Robinson Twp has new housing developments going in and they are expensive. It looks like a township of two extremes. People that have money and ones that bought there are living paycheck to paycheck. It shows on the exterior maintenance of some of the existing housing. Cedar wood homes from the late 80s and 90s needing stained badly.

North Fayette is growing. Iíd put moon in the same category as Robinson.

Collier township is probably the nicest area over there and may be the nicest in Allegheny county as far as mixed housing with the suburb and rural feel. It is top notch and no surprise it is growing at a fast clip. Charters Valley is also a good school district. If Iím a newbie and want to live in the Pittsburgh suburbs, Collier township would be my first choice for western Allegheny county.
Yeah we did talk about how much of the growth in the Pittsburgh metro is alone the 79 corridor due mostly to economic growth and proximity to other highways, for Allegheny, in both the southwest and northwest portions, I think in addition to Collier, South Fayette, Ohio, Franklin Park. Marshall, and Pine will all have big increases as well as those municipalities in Butler and Washington counties. Basically the whole way from Washington to Zelienople, is growing pretty steadily. I have heard Collier Township is a nice area to live in that's not too congested and has a nice balance of urban and rural lifestyles. It seems like most municipalities on the east side of the metro area will lose population. The main exception I hear though is Jefferson Hills, which is kind of similar to Collier Township, and maybe to a lesser extent Buffalo and North Huntingdon townships, to name a few. Anyone think of any others?
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Old 07-29-2019, 06:27 AM
 
54 posts, read 12,907 times
Reputation: 69
Quote:
he baby boom had just started in 1950 and by 1960, most of the core cities of the rustbelt had started the emptying process.

The boom started in the 40s and while cities were starting to see white flight rapidly increase in the post war years, the metro areas gained a lot of people from the baby boom.
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Old 07-29-2019, 06:58 AM
 
Location: Pittsburgh, PA (Morningside)
12,494 posts, read 12,002,935 times
Reputation: 10581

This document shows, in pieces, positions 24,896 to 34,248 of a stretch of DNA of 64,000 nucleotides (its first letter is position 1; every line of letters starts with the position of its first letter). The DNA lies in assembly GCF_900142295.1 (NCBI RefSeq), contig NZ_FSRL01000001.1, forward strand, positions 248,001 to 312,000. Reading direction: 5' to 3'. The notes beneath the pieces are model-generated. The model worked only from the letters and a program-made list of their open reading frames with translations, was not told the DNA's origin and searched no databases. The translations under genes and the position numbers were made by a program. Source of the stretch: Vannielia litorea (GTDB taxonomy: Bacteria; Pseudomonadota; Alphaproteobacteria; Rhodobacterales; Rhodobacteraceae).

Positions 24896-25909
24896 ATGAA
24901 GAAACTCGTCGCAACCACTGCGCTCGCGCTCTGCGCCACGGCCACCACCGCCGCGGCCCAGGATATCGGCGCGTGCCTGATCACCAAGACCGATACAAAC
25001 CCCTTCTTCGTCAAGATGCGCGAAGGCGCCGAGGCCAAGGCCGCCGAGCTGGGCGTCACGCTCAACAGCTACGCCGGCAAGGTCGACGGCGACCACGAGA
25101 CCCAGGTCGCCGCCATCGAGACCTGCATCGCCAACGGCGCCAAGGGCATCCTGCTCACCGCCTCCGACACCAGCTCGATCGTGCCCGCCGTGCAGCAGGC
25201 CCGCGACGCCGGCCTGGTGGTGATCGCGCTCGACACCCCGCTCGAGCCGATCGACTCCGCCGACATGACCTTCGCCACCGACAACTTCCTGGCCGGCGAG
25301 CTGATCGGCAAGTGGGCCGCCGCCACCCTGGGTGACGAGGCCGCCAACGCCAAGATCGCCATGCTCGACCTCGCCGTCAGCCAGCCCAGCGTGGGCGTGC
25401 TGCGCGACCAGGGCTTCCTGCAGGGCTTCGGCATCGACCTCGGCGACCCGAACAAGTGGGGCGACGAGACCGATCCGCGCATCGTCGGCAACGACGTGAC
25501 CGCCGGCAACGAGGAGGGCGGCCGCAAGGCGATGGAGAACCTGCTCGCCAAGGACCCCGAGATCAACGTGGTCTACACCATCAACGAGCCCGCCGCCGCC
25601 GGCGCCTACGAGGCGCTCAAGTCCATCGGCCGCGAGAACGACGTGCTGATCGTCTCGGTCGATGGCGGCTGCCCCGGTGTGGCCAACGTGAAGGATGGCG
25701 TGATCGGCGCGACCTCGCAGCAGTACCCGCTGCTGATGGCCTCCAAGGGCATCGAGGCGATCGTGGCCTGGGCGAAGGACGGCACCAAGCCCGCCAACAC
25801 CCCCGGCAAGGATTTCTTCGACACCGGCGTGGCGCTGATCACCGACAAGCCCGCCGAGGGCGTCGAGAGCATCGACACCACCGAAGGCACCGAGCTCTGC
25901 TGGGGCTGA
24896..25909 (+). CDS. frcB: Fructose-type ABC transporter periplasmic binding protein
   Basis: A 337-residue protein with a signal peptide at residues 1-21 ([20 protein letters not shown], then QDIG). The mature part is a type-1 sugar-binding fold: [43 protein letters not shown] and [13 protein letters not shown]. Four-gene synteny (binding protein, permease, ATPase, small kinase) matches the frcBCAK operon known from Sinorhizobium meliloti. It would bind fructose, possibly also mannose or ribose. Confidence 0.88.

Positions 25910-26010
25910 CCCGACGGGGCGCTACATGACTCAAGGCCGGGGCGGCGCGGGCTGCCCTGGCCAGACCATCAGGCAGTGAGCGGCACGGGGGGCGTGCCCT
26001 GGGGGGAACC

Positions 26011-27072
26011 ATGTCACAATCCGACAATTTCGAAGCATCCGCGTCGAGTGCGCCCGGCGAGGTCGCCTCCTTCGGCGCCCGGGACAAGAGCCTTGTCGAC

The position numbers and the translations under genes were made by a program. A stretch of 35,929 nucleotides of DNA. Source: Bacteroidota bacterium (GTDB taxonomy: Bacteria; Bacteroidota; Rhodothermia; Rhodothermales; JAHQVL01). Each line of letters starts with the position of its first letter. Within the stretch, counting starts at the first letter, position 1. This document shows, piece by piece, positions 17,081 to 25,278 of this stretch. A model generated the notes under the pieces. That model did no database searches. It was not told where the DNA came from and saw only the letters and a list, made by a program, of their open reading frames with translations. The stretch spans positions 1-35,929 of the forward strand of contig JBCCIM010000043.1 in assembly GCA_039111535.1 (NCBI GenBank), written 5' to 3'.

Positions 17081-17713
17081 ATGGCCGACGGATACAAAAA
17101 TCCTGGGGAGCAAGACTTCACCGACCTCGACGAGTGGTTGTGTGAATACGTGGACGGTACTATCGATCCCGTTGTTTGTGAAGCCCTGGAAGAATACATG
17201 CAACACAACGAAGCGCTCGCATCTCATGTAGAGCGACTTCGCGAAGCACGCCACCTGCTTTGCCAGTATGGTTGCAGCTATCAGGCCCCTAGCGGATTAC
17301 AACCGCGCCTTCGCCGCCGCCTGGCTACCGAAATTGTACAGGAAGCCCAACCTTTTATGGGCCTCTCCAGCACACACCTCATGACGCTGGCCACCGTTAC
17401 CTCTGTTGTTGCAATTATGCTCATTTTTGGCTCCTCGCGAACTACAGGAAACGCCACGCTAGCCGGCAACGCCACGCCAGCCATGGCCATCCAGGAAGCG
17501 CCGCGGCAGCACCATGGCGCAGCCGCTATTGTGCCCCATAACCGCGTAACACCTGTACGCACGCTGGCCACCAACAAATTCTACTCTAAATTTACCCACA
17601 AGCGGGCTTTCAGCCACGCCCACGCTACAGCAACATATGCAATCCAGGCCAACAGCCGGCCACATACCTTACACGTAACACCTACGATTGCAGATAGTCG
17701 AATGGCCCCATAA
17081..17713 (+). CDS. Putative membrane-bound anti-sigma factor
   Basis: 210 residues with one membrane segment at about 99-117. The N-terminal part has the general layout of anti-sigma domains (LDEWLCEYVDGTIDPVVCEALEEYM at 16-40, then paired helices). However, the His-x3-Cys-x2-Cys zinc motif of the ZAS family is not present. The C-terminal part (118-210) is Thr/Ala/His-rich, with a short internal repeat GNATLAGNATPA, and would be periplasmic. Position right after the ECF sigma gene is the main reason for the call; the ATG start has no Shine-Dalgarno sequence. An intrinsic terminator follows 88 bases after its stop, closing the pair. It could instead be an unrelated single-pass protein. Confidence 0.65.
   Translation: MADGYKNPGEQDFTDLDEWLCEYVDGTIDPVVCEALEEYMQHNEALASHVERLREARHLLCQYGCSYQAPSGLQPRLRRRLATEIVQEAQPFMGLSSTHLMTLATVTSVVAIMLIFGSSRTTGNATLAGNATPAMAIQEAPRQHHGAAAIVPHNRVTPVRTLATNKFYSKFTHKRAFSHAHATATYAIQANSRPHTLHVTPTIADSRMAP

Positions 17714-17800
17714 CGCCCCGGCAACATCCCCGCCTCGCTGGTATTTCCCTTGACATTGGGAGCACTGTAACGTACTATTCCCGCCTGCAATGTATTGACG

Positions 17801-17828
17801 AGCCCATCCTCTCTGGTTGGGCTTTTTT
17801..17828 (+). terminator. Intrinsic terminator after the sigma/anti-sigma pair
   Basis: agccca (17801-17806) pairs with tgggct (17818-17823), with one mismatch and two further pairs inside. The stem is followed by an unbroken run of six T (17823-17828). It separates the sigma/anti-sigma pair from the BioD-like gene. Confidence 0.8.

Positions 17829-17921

Quote:
Originally Posted by anthony_c55 View Post
The boom started in the 40s and while cities were starting to see white flight rapidly increase in the post war years, the metro areas gained a lot of people from the baby boom.
To be precise, the baby boom started in 1946...basically nine months after the GIs returned from World War II. Mass suburbanization didn't really start until a few years later though, as it took some time for U.S. industrial capacity to convert from a wartime footing to domestic production once again.

In general, I don't think it's fair to characterize the first wave of suburbanization in the 1950s as truly white flight. Basically there was tremendous pent-up housing demand, because very little housing was built between 1929 and 1946 due to the U.S. having the Great Depression and World War II back to back. So you had a situation where young couples with babies were cramped into tiny city apartments, or living with their parents, because there simply weren't enough houses to go around. Then, the floodgates opened with the mass building of the suburbs (along with the opening of mortgages to the working class - which started in the 30s, but had limited utilization due to high unemployment and low housing stock). This ended up benefiting solely white people because blacks were excluded through various forms of housing discrimination. But the actual "urban riots" era didn't start in earnest till around 1963. People weren't so much fleeing the city as they were running towards the suburbs.
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Old 07-29-2019, 09:39 AM
 
2,174 posts, read 1,476,414 times
Reputation: 2181
Quote:
Originally Posted by 216facts View Post
"It's nothing short of amazing how much faster cities grew before the 1960s."




I disagree, it is amazing. What is particularly amazing is the amount of immigration/migration that filled the industrial cities in America's burgeoning industrial belt. This at a time when American society and the greater world was much less mobile. In 1950, Pittsburgh had 676,806 and Cleveland had 914,808. The baby boom had just started in 1950 and by 1960, most of the core cities of the rustbelt had started the emptying process. The baby boom had little to do with the build up of the core cities of the industrial belt.



The baby boom did have an effect on the population in 1950 and thus the census, because it started right after WW2. And before mass migration to suburbs was in full force. At that time Pittsburgh was pretty overcrowded. Since its only 55 sq miles in city limits , the on-paper pop. density was about 12,300 per sq. mile, but the realistic local population densities were much higher, because much of the land in Pittsburgh city limits was not residential-- but office, commercial, industrial, government, cultural, educational, public land, and very steep hillsides that were not developable. People didn't want to live in the overcrowded conditions of the residential sections, and there just wasn't enough housing available anyway.


Cleveland would have had a similar, but slightly lower pop. density (due to larger land area of city limits), about 11,100 per sq mile on average. It probably seemed a bit less crowded in the residential sections than Pittsburgh did, since it had more developable land to work with, but the same general conditions were causing people to want to spread out into suburbs.